Inside the home and kitchen of a Hollywood icon
Audrey Hepburn is one of the most celebrated figures in Hollywood history; revered for her iconic style, renown for her cinematic contributions, and respected for her philanthropic work. She exemplified grace, elegance, and charm with a signature look featuring a coifed updo, oversized sunnies, and a little black dress. But there’s so much more to know about her.
Thanks to her son Luca Dotti (below), who recently released “Audrey at Home: Memories of My Mother’s Kitchen,” the Ms. Hepburn we never knew has been revealed through a touching memoir from her son where he shares his mother’s recipes (some handwritten), intimate family photos, and little known facts about her life such as the time she sustained herself on grass and boiled tulips during World War II.
I recently caught up with Dotti, who lives in Rome with his wife and three children, for an exclusive interview to discuss his book and to get a peak inside the private life of Audrey Hepburn.
“She believed that love is the force that moves the world.”
What inspired you to write “Audrey at Home”? The book initially started up as a simple recipe book with our home favorites. But very quickly the stories connected to these drew an interesting path not distant from the one mum had with fashion. Simpler and sound things stayed while frills vanished or were kept for other occasions.
In the book, you share that your mother suffered greatly regarding nutrition as a young girl. How did these experiences inspire her philanthropic work with starving children around the world? In her own words, not that much beside the empathy she felt for the medical conditions she encountered during her UNICEF trips. Her inspiration, she said, came from being a mother, something she felt deep inside of her way before bearing her own children. Helping children in need, she often explained, is not something you elaborate, you just do it. But like everything she started she took it very seriously. Each mission was carefully studied and prepared.
It’s rumored that Miss Hepburn didn’t like pastries although she is seen nibbling one in the film “Breakfast at Tiffany’s.” Is this true? She liked pastries and cakes but wasn’t “crazy” about them. But she indeed was crazy for chocolate (better if dark), caramel or vanilla ice cream and later for the coconut Bounty ice cream bars.
What was Miss Hepburn’s favorite dessert to make and to eat? Her signature chocolate cake. You can find it, along with my wife’s family’s variation, inside “Audrey at Home.”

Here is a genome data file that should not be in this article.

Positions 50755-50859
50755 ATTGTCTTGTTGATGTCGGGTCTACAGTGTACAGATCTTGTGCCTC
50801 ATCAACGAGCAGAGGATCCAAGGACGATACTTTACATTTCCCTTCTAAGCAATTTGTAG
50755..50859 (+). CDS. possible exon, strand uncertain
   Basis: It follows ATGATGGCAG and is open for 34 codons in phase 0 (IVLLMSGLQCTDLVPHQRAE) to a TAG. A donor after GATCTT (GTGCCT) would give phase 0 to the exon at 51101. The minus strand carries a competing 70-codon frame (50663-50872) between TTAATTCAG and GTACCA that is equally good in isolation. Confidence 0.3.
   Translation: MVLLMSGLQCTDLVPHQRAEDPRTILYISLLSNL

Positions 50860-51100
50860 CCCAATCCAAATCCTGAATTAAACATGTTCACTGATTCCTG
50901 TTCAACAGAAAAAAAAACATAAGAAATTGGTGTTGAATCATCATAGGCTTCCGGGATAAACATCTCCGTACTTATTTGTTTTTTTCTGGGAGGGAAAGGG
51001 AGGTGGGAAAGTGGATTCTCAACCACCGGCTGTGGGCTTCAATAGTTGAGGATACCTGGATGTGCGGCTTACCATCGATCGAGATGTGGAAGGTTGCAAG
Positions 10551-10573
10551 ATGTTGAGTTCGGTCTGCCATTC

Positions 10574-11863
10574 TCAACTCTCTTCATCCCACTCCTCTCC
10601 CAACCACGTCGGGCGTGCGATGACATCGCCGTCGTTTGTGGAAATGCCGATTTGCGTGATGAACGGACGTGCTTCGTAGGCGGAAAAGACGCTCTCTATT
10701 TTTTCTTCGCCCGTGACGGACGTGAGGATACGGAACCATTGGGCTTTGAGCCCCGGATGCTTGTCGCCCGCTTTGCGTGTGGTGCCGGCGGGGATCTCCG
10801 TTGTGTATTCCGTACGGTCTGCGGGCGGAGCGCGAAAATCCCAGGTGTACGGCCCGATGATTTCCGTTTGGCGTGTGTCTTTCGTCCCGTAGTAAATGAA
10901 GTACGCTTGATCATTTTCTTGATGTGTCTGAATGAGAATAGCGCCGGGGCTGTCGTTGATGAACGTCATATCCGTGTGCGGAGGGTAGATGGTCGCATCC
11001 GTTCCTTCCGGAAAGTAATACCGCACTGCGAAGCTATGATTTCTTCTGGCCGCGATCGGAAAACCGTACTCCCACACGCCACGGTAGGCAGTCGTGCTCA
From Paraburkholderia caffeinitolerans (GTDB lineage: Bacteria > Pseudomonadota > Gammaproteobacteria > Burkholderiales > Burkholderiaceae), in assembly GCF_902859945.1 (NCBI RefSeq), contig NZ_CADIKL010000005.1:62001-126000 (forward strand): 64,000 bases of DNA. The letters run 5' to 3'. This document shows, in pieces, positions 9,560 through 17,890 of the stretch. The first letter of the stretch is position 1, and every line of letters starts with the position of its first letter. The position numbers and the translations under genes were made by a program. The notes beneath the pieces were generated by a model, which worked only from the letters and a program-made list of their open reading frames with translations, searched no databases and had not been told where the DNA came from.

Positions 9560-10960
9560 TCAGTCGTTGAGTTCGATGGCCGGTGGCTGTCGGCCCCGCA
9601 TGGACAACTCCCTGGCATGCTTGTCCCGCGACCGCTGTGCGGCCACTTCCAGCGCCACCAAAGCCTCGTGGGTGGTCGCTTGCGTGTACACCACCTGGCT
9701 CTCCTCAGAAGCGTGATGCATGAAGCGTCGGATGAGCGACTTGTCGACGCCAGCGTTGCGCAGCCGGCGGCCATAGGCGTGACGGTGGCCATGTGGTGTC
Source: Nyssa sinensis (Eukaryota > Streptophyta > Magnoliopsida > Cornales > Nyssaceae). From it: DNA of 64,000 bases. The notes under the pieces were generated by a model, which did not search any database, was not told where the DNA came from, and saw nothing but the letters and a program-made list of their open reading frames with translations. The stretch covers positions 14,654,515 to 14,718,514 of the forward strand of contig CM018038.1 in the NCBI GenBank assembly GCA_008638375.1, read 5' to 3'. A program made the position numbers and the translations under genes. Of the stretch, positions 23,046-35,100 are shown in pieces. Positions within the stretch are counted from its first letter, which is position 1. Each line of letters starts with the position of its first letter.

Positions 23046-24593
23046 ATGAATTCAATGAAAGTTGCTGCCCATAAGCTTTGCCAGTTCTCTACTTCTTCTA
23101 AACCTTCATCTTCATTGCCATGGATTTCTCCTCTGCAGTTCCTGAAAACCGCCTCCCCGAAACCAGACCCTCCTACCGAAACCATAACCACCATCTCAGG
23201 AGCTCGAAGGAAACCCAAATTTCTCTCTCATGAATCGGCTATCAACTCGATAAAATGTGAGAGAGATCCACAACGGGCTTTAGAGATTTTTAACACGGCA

What is your favorite dish that your mother made? Certainly the above chocolate cake. She also made a fantastic Soya sauce marinated whole chicken that is not in this book.
What would we be surprised to know about your mother? That she didn’t drive. She had a minor accident just after getting her California driving license and being able to drive is something you really need in Los Angeles. Therefore one of the things she loved about Rome was the ability to get around by foot. In my previous book “Audrey in Rome” (Harper Collins 2013), she’s often caught by ‘paparazzis’ walking her dogs or shopping, without losing her style.
In what way does your mother remain present in your daily life? I can’t say if [World War II] and the related destruction taught her that life is precious or if she had that gift inside herself way before that. Life was the greatest gift for her, any form, from children to a tree. She often described her feelings as very close to the animists. She believed that love is the force that moves the world.
Did your mother have a phrase or saying that stays with you today? I don’t take my life seriously but I do take what I do in my life seriously.
What do you hope readers take away after reading the book? Something that I learned from both my parents, that friendship is a very special gift and there’s no better place than the kitchen, or the dining table, to honor this gift.
If you could describe your mother in three words, what would they be?
Two? Iron-Butterfly. It may be reductive but it’s very fitting. Director Peter Bogdonovich once described her [this way].